The Industry Comes of Age
With an increasingly affluent middle class emerging in the post-World War II years, the industry witnessed an unprecedented period of growth. Industry sales hit the $1 billion mark in 1952 and continued to rise. For the Toilet Goods Association (TGA), this "baby boom" era was marked by challenges on a number of different fronts.
Despite the growth in sales, the industry experienced a wave of consolidations that resulted in a decrease in Association membership.
At this time, the industry and the Association focused its energies on educating a broad spectrum of outsiders — ranging from advertising agencies to retail sales clerks to the public — about cosmetics.
Educational initiatives also targeted younger audiences. The Association produced educational booklets for school groups and attempted to convince the Boy Scouts and the Girl Scouts to establish a merit badge for good grooming.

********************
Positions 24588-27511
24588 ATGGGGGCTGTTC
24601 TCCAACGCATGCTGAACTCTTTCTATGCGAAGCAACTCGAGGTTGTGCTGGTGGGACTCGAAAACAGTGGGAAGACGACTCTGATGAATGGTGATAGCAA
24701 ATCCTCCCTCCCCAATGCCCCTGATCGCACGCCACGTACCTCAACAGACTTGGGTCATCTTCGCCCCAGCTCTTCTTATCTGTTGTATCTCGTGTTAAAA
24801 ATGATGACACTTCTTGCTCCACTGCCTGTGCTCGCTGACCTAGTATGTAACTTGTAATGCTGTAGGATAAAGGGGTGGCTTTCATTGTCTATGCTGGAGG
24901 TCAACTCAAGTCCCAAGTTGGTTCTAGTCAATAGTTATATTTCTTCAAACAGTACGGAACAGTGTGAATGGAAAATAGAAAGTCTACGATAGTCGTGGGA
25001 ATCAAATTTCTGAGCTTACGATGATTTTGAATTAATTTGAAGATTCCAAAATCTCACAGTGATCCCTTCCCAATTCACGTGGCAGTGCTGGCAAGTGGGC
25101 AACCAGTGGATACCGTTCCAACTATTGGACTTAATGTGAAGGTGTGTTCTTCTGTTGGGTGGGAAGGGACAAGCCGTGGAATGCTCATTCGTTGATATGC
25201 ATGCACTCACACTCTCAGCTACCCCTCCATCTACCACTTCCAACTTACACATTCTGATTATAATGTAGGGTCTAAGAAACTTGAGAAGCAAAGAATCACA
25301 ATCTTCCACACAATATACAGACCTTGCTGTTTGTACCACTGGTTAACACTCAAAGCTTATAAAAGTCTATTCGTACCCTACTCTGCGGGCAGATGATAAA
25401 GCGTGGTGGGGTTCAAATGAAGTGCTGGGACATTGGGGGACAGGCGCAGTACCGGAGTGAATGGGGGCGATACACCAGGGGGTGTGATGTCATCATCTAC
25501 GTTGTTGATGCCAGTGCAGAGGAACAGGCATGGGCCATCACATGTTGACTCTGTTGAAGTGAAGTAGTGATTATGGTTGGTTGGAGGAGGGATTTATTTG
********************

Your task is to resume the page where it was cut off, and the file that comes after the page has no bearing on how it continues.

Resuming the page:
On the legislative front, this era was marked by a new series of regulatory issues brought to the forefront by a wave of concern over safety. A controversy developed over the alleged link between cancer and the use of cosmetics. A House Select Committee was formed in the early 1950s to investigate the use of chemicals in food and cosmetics and to examine the possibility of such a link.
The Committee, chaired by New York Representative James Delaney, held extensive hearings before issuing a report in 1952 that recommended legislation to protect consumers from harmful chemicals in both food and cosmetics.
The Delaney anti-cancer clause was ultimately included in the Food Additive Amendments of 1958.